Write a 2–3-page assessment in which you address the topics of addictions and mental heath disorders by responding to a series of questions

Addiction is not a new issue in our society. The impact on the addicted person’s life and that of his or her family differs dependent on the nature of the addiction, social norms, and laws. For example drunk driving only became a concern once moving vehicles became the norm. When reviewing the nature of addiction, the types of addiction, and the level of addiction, you will find it is a most complicated issue.

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By successfully completing this assessment, you will demonstrate your proficiency in the following course competencies and assessment criteria:

  • Competency 1: Use information technology and tools to identify information in the domain of biological psychology.Discuss the physiological mechanisms that make people prone to addiction.
 Describe which mental disorders are commonly paired with some type of addiction.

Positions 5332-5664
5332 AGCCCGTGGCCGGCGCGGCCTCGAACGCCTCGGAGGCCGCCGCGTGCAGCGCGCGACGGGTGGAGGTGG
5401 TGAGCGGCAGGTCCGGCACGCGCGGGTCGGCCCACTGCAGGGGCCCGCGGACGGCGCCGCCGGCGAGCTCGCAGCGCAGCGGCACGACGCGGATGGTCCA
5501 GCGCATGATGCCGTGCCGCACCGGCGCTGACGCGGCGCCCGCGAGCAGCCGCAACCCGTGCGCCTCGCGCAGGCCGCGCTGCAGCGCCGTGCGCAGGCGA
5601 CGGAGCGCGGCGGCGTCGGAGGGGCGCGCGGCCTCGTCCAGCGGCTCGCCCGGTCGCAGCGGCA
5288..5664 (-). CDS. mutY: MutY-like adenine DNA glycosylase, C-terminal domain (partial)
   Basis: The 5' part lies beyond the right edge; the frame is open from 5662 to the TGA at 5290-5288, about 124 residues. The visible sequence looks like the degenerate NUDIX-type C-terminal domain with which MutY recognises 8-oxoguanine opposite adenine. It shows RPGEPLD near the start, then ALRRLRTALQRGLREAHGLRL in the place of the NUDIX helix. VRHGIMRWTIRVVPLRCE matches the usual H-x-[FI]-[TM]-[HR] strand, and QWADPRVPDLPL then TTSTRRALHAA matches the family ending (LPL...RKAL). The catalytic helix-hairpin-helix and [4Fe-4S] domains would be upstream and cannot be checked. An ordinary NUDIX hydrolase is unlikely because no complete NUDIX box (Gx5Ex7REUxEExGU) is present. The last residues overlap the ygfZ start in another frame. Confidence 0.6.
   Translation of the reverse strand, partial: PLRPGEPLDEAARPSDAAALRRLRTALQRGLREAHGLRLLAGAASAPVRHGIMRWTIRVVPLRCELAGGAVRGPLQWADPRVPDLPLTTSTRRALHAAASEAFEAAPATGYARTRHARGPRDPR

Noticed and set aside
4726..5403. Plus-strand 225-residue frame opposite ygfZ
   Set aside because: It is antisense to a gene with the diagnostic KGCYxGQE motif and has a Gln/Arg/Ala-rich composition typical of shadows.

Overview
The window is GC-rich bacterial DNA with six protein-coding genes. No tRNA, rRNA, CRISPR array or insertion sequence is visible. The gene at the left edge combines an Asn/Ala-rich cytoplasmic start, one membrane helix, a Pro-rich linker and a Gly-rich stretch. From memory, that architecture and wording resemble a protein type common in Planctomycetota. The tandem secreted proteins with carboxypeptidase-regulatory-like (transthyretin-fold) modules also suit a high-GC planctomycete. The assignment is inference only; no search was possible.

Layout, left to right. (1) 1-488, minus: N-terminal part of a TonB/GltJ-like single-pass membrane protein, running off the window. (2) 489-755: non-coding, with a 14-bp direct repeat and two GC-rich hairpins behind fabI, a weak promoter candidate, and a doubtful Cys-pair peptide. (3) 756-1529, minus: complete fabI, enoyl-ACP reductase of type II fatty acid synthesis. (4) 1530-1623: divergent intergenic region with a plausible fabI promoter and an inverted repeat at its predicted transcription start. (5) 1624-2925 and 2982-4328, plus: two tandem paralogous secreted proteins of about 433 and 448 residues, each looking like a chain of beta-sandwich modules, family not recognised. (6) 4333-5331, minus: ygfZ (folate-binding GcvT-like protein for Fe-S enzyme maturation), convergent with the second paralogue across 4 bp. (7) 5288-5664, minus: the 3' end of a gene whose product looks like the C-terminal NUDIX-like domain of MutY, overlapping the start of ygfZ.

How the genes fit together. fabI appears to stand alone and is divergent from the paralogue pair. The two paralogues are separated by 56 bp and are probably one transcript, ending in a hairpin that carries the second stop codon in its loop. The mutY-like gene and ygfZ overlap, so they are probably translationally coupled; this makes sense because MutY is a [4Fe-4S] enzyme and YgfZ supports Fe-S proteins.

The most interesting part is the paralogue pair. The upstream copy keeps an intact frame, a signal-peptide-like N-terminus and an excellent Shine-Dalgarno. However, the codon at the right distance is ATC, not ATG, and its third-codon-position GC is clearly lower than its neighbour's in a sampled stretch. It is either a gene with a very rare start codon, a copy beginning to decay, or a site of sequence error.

• Competency 2: Employ critical and creative thinking to evaluate problems, conflicts, and unresolved issues in the study of biological psychology. 
Discuss addictions common in today’s society.
  • Competency 4: Assess the important theories, paradigms, research findings, and conclusions in biological psychology. 
Discuss the mental disorders that are commonly seen in today’s society.
  • Competency 5: Apply knowledge of theory and research in the study of biological psychology to inform personal behavior and values, understand social policy, and develop professional goals and plans. 
Describe the connection between addiction and mental disorders.
  • Competency 6: Communicate effectively in a variety of formats.

  Write coherently to support a central idea with correct grammar, usage, and mechanics as expected of a
psychology professional.


  Use APA style and format. 
When dealing with addiction, the central hypothesis is that behavioral and cognition impairment caused by drug addiction may be due to the changes in the brain and the imbalance of neurotransmitters in the neuron. The physical change of the brain (usually referred to as neurodegeneration) makes some addictions lifelong. 
In addition, current scientific discoveries on the role of genes in addiction continues to further our understanding of heredity and environmental influences on learning and cognition behaviors. 
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Reward and Reinforcer 
Two key terms that demonstrate the mechanisms of drug addiction are reward and reinforcer . Reward refers to the positive effect an object or condition has on the user such as drugs, food,

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sexual contact, and warmth. A reinforcer is any object or event that increases the probability of the response that precedes it.